Feature F1 Unlocked
MONDAY MORNING DEBRIEF: Why Ferrari's set-up and strategy gamble to win in Monza didn't pay off
Monza presented an almost perfect set of circumstances for Ferrari to win for the first time this season. On home ground it would have been a very big deal, especially as it would have prevented Red Bull from beating the 14 consecutive Grand Prix victory record Ferrari set in the 1950s and which it has shared with Red Bull since 2013.
It wasn’t to be, as Max Verstappen maintained Red Bull’s unbeaten 2023 record and scored his 10th straight victory. But it wasn’t without a fight from Ferrari.
The SF-23 which had been so uncompetitive around Zandvoort’s long corners last week was in its element at Monza. Its two key strengths are good straight-line speed and very driveable slow-corner balance. Perfect for Monza. But Ferrari decided to capitalise further on those basic strengths by using an especially low-downforce rear wing – actually the same wing it used here last year.
Running minimal rear wing is probably optimal for single-lap pace around Monza, though it invariably brings with it a tyre wear penalty over the bigger wings chosen by most of the others. Red Bull, very confident of the RB19’s underlying pace and chasing a championship – and the consecutive win record along the way – optimised their car for race day with a significantly bigger rear wing than Ferrari.
That brought with it a small lap time penalty in qualifying, and in combination with Ferrari’s qualifying-favouring choice, brought the two cars extremely close together on Saturday, enough for Carlos Sainz to take pole by 0.013s from Verstappen.
There was a strategic complication associated with the skinny wing, however. The fastest way to run the race is invariably with a one-stop strategy, because the pit lane loss is unusually big at around 25s, and the tyre degradation – the amount of performance the tyre loses with mileage – is low. But you can only pull off the one-stop strategy if your tyre wear allows you to.
Tyre degradation might be low, but tyre wear – how much tread is used – can be uncomfortably high, especially if you are running light on downforce. Degradation and wear are completely different tyre limitations. Depending upon the particular demands of a circuit, you can have very little performance loss right up until the time you run out of tread. Alternatively, you can have massive performance loss but still lots of tread left.
Around Monza, it’s inevitably wear which dominates. Last year, it was wear of the left-front which forced Ferrari onto the slower two-stop strategy after Charles Leclerc had set pole, losing him the race to Verstappen. A two-stop brings with it a theoretical race time penalty of around 15s. Ferrari were keen to stay on the one-stop this time, if at all possible.
Sainz was up for giving it a try, but a radio message from Verstappen to his team as he followed the Ferrari in the early laps sounded ominous. “He’s starting to slide a bit, so all good.” It was true. The Ferrari’s rear was sliding noticeably as Sainz tried to keep up a pace to stay ahead of the Red Bull. The higher temperatures of race day had shifted the tyre wear limitation from the front to the rear.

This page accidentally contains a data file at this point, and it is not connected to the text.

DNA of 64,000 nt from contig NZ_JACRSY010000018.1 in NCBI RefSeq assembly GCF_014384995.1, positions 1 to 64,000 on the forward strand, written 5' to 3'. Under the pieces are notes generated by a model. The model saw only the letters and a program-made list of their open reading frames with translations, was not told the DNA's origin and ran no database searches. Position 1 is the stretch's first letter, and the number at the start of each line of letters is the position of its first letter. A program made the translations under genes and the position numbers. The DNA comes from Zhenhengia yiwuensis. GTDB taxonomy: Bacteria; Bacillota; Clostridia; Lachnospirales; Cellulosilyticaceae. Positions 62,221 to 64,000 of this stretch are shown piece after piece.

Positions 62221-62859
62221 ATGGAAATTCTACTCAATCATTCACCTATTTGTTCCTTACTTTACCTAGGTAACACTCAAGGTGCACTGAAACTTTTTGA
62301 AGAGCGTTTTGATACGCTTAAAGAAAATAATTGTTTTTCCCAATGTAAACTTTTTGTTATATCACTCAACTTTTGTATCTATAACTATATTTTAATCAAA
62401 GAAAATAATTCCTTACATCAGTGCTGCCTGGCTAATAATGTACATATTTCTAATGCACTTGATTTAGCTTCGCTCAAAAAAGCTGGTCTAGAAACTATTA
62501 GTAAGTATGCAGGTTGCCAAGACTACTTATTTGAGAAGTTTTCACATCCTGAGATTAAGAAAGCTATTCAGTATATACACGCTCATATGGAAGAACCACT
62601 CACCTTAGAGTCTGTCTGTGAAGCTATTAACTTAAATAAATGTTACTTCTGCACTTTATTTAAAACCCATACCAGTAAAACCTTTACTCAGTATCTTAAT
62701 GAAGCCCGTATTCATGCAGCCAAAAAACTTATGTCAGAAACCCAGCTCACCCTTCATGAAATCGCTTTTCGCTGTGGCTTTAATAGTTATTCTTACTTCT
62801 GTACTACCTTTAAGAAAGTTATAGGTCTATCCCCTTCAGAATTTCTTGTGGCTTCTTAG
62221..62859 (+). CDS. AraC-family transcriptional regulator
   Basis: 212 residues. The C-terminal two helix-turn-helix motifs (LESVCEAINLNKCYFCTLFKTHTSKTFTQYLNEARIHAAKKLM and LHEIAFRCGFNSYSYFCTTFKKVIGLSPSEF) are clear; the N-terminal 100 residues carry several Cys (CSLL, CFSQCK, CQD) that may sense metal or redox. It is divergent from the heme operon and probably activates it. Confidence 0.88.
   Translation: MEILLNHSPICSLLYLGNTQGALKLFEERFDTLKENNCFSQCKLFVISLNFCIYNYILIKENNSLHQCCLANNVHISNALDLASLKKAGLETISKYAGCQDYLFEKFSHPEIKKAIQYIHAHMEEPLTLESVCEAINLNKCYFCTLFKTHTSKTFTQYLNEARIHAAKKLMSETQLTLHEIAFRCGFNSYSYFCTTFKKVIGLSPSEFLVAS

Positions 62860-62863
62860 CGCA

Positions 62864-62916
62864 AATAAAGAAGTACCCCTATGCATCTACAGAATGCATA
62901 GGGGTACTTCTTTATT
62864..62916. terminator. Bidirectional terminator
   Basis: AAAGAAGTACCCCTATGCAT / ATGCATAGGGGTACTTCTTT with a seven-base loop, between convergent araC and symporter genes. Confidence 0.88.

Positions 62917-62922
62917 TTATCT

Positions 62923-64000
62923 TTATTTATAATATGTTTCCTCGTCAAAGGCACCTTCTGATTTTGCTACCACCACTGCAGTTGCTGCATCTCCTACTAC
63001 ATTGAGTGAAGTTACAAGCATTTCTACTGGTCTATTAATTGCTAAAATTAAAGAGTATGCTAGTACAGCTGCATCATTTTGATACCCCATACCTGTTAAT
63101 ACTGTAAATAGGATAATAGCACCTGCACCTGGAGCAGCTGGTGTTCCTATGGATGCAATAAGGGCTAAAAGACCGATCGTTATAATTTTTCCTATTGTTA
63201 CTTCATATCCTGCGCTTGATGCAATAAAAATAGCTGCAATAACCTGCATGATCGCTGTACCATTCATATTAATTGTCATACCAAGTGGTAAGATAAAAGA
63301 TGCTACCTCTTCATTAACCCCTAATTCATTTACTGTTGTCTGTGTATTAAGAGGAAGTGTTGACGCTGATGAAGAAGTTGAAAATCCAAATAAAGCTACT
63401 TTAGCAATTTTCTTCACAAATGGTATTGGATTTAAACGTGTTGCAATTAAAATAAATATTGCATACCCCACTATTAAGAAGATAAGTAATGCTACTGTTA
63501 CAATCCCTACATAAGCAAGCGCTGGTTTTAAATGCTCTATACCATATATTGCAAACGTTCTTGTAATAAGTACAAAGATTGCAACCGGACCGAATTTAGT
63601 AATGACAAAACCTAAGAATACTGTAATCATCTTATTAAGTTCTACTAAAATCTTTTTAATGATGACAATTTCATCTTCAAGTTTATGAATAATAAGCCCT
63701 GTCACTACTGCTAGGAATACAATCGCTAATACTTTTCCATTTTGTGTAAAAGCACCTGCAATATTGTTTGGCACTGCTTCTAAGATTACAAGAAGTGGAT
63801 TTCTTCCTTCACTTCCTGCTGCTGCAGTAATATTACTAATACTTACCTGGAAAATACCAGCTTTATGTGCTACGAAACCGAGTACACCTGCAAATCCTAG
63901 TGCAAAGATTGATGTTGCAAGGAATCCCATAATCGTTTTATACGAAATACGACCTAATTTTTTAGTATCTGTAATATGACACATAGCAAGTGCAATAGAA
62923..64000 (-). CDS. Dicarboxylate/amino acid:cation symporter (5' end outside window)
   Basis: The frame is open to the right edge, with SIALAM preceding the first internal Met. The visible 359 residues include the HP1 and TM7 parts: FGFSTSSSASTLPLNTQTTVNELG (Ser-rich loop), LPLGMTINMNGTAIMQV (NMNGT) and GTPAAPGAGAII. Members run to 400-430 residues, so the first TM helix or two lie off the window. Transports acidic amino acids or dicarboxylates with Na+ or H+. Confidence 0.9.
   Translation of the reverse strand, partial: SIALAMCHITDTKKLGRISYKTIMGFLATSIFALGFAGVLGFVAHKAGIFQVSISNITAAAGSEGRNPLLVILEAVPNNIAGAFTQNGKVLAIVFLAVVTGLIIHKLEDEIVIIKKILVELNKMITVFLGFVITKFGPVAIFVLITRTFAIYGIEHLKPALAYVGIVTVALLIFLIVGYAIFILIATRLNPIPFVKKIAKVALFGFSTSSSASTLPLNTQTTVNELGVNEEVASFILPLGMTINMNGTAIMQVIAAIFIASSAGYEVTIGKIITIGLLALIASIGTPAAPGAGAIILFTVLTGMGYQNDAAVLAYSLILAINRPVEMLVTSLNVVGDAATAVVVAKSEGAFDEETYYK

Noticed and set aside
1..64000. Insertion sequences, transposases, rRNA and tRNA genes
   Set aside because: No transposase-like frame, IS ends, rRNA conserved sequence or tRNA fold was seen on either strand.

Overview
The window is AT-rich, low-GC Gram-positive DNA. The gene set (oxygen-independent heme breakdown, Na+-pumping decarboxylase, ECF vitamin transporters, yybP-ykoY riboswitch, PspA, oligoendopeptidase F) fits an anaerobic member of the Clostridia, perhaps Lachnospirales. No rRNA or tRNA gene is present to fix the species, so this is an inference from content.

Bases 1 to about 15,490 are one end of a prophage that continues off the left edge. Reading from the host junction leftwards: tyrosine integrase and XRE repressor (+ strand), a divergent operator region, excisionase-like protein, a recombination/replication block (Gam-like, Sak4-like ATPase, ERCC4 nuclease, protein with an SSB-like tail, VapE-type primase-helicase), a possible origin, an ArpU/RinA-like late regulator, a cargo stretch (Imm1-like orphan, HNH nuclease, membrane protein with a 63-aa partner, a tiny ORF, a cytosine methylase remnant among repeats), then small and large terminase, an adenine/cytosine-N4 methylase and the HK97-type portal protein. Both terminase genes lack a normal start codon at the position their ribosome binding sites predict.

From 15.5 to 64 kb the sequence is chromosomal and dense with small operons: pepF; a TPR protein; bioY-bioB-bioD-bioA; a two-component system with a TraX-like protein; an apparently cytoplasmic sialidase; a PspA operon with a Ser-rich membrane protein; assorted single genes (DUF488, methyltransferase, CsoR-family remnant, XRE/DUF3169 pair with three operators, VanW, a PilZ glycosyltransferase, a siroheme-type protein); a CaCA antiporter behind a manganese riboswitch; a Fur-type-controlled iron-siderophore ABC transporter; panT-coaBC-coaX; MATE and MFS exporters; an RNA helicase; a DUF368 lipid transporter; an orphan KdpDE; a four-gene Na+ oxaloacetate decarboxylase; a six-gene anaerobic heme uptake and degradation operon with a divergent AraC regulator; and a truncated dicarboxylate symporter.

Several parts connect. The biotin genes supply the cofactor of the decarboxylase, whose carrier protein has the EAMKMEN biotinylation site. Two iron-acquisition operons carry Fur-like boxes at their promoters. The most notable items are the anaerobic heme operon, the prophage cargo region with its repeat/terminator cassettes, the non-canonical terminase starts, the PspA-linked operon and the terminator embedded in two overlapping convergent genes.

The Ferrari’s strong straight-line speed was allowing Sainz to keep himself clear of the Red Bull in all the potential passing places, even though it was clear that the grippier Red Bull would easily pull away if Verstappen could find a way past. Sainz’s task was to maintain this situation until he’d pulled out enough of a gap over the field to drop into as the pit stop window opened, thereby protecting himself from a Verstappen undercut. He couldn’t get that far.
By Lap 12, the rear tyres were running out of tread and Sainz could feel the sudden loss of grip. Eventually he locked up into Turn 1, compromising his line through there and allowing Verstappen to get a better exit and thereby bring himself alongside – and on the inside – for the following Roggia chicane.
That was on Lap 15, and from there Verstappen cantered home to his new all-time wins record. Sainz later had his hands full trying in vain to fend off the other Red Bull of Sergio Perez. All this battling had left him running out of rear rubber at the end of the race as he tenaciously fought with team mate Leclerc to claim the final podium slot.
“Once Max had passed, I couldn’t even use DRS from him to ease the strain on the tyres,” explained Sainz, “because he was gone as soon as he passed. Sometimes you can manage the tyres a bit better if you get DRS because they pull you on the straight and then you can control the exits and the traction and the medium-to-high speed a bit more.
“Today I never really had the chance to feel that, and I had to push quite a lot in the corners, to try and keep that gap and defend into Turn 1, and in the end, it was just never possible for me to manage those tyres. It nearly cost me the podium.
“It did feel more like a two-stop than a one-stop. In the end, we committed to a one-stop because that's what our numbers suggested before the race but honestly, I was probably five laps short in each of the stints. The last four laps I did on the medium, I did it with zero rubber left. And the last five I did with the hard, I did them with zero rubber left. That's why I was sliding around so much. For me, a one-stop was very tight and very on the limit.”